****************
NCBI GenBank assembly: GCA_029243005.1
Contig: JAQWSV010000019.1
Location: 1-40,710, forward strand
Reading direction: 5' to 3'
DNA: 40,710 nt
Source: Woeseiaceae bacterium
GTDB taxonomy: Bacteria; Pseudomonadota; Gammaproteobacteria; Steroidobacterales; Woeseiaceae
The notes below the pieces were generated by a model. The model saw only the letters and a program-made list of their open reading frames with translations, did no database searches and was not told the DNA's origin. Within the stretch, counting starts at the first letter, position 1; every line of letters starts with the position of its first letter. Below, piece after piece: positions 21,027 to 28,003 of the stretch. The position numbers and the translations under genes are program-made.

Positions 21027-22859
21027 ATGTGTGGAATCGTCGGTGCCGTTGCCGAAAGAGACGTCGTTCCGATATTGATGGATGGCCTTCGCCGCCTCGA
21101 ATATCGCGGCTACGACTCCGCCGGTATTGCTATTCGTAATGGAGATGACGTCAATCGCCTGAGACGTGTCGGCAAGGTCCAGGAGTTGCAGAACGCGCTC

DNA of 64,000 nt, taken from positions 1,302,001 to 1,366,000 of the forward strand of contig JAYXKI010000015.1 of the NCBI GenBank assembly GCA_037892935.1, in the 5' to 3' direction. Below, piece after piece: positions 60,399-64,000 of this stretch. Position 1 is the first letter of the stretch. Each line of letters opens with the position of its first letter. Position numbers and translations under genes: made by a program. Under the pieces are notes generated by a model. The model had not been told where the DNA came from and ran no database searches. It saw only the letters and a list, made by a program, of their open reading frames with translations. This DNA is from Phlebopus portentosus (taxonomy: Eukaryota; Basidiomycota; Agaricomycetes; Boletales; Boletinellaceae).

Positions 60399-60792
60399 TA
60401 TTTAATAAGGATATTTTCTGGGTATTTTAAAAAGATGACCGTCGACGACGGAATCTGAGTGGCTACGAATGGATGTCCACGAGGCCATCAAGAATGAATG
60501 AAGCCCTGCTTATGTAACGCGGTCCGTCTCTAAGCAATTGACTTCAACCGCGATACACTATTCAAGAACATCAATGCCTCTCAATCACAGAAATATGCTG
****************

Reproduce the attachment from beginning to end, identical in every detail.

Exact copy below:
NCBI GenBank assembly: GCA_029243005.1
Contig: JAQWSV010000019.1
Location: 1-40,710, forward strand
Reading direction: 5' to 3'
DNA: 40,710 nt
Source: Woeseiaceae bacterium
GTDB taxonomy: Bacteria; Pseudomonadota; Gammaproteobacteria; Steroidobacterales; Woeseiaceae
The notes below the pieces were generated by a model. The model saw only the letters and a program-made list of their open reading frames with translations, did no database searches and was not told the DNA's origin. Within the stretch, counting starts at the first letter, position 1; every line of letters starts with the position of its first letter. Below, piece after piece: positions 21,027 to 28,003 of the stretch. The position numbers and the translations under genes are program-made.

Positions 21027-22859
21027 ATGTGTGGAATCGTCGGTGCCGTTGCCGAAAGAGACGTCGTTCCGATATTGATGGATGGCCTTCGCCGCCTCGA
21101 ATATCGCGGCTACGACTCCGCCGGTATTGCTATTCGTAATGGAGATGACGTCAATCGCCTGAGACGTGTCGGCAAGGTCCAGGAGTTGCAGAACGCGCTC

DNA of 64,000 nt, taken from positions 1,302,001 to 1,366,000 of the forward strand of contig JAYXKI010000015.1 of the NCBI GenBank assembly GCA_037892935.1, in the 5' to 3' direction. Below, piece after piece: positions 60,399-64,000 of this stretch. Position 1 is the first letter of the stretch. Each line of letters opens with the position of its first letter. Position numbers and translations under genes: made by a program. Under the pieces are notes generated by a model. The model had not been told where the DNA came from and ran no database searches. It saw only the letters and a list, made by a program, of their open reading frames with translations. This DNA is from Phlebopus portentosus (taxonomy: Eukaryota; Basidiomycota; Agaricomycetes; Boletales; Boletinellaceae).

Positions 60399-60792
60399 TA
60401 TTTAATAAGGATATTTTCTGGGTATTTTAAAAAGATGACCGTCGACGACGGAATCTGAGTGGCTACGAATGGATGTCCACGAGGCCATCAAGAATGAATG
60501 AAGCCCTGCTTATGTAACGCGGTCCGTCTCTAAGCAATTGACTTCAACCGCGATACACTATTCAAGAACATCAATGCCTCTCAATCACAGAAATATGCTG